Three Time Prime Minister, An All Time Trouble Maker

Three Time Prime Minister, An All Time Trouble Maker


Wealth and health are two things everyone desires for. Had it been a choice by nature, each and every single one of us would have opted for birth in a wealthy family. And while nature has its own way of gifting us, some are lucky enough to get it all.

The same is the case with our Prime Minister, Mian Muhammad Nawaz Sharif. He could have been a world class cricketer, an Oscar winning actor, or to the least world’s top billionaire. But Mian Sahab chose to be the Prime Minister. An apple of everyone’s eye, took upon a demanding role of being the antagonist.

Born in the house of Mian Muhammad, the founder of Ittefaq Group, Mian Muhammad Nawaz Sharif ages 67, and is currently serving his third term as prime minister. Corruption allegations and extra judicial killings and torture are nothing out of ordinary for a politician. For Nawaz Sharif these have been a regular. The primer has a common in his pros and cons — he builds. Be it bridges and motorways or controversies. Every single one of his tenure has been marred by one or the other controversy. Here is a collection.

  1. As Finance Minister Punjab (1976)

Nawaz Sharif became a member of the Pakistan Muslim League in 1976. He was known to have had enjoyed cordial relations with the then martial law administrator Zia. It was during his first tenure that he was granted the favor of return of his foundry. The Ittefaq foundry was nationalized during Bhutto’s regime. The favor criticized, since no other industrialist was able to gain similar expedited return.

  1. As Chief Minister Punjab (1985)

It was for his close relations with General Zia, that Nawaz Sharif was made the Chief Minister of Punjab. While the corruption charges did echo around, it was his position and assembly’s outliving that topped the rest. In 1988 Zia went on dismissing all the assemblies except for the Punjab Assembly. This was because of the cordialness and trust both Zia and Sharif had enjoyed.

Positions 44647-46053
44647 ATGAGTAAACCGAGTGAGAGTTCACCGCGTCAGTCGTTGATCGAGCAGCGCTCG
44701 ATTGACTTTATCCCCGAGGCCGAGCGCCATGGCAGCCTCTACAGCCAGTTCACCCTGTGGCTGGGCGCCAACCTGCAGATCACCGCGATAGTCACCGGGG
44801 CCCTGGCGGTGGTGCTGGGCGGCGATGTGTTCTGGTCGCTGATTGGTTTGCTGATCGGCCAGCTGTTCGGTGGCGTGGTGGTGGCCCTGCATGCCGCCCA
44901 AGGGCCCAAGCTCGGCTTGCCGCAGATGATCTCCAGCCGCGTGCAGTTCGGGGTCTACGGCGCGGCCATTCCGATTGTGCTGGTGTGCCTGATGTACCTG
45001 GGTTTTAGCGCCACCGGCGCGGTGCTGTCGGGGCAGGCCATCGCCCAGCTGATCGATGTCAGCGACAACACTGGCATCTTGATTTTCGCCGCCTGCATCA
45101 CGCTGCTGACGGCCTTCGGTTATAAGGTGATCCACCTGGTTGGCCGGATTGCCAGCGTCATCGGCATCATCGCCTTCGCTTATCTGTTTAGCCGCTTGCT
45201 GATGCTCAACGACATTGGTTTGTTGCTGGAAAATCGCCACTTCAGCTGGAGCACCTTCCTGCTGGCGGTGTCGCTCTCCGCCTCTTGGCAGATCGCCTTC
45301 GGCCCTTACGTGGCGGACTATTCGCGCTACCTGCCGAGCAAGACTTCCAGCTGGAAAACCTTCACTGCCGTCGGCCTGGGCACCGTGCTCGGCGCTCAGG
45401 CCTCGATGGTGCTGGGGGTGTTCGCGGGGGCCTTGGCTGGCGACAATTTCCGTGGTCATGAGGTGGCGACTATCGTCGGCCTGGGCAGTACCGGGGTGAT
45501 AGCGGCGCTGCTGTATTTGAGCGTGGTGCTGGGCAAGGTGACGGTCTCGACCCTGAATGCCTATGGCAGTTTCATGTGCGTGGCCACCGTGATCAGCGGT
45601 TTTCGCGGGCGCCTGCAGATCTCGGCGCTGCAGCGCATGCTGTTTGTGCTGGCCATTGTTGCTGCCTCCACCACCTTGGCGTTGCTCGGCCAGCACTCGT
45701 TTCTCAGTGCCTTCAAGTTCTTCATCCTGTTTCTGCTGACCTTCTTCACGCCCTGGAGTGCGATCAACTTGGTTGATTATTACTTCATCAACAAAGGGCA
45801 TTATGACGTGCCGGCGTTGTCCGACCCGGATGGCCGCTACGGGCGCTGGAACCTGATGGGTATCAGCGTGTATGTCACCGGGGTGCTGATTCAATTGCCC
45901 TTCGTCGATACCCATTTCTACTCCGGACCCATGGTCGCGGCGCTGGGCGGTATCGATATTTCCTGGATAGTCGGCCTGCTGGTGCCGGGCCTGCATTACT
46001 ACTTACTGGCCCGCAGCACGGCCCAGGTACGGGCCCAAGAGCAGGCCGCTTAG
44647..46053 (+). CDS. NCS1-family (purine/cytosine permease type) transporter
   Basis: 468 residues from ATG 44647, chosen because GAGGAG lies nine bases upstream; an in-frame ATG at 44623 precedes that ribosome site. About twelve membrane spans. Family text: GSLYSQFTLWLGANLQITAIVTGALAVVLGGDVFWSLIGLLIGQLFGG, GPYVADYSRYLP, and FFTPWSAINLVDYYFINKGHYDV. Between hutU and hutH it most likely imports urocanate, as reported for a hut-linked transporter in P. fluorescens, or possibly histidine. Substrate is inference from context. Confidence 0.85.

1. As Prime Minister (1990)

Nawaz Sharif acceded to the ultimate seat of power in 1990. Though a short lived tenure, it was during these times that the ruling party of Nawaz Sharif was accused of taking support from the military both in man power and finances. It is believed that a sum of PKR 15 million was distributed by the ISI. It was also during this tenure that the Paper Mill scandal was unearthed. He was asked to resign by General Vahied Kakar in 1993.

  1. As Prime Minister (1997)

Nawaz Sharif became the Prime Minister for the second time in 1997. The victory was a land sliding one and led to the formation of the famous Kitchen Cabinet. The tenure that was even shorter than his previous one had a number of corruption and legal scandals. Though, Pakistan attained its nuclear status, the tenure saw the bloody Kargil controversy at the same time. Nawaz Sharif is believed to have succumbed to the pressure exerted by US President Bill Clinton ordering his forces to withdraw from crucial posts. Yellow cab scandal and the Danish School also emerged during the same time. The all hyped Mayfair apartments are also believed to have been purchased in this tenure. Sharif was ousted by the Army Chief General Musharaf, who went on declaring Martial Law, and jailed Sharif. It was only at the intervention of Saudi Arabia that Sharif was allowed to leave Pakistan and live in exile for over a decade.

  1. As Prime Minister (2013)

The ongoing is Nawaz Sharif’s third term as Prime Minister. Though the current one does not have the same financial and legal drama, the Panama case has tarnished all that remained of his public image. The decision that many have interpreted as one favoring the Premiere, does all but that. The Supreme Court of Pakistan may have had let Mian Sahab live another day but their observations are far from satisfying. The court is clearly disappointed over the evidence and finds Nawaz Sharif misleading the institution. It is to be seen how the investigation by JIT concludes in coming two months.

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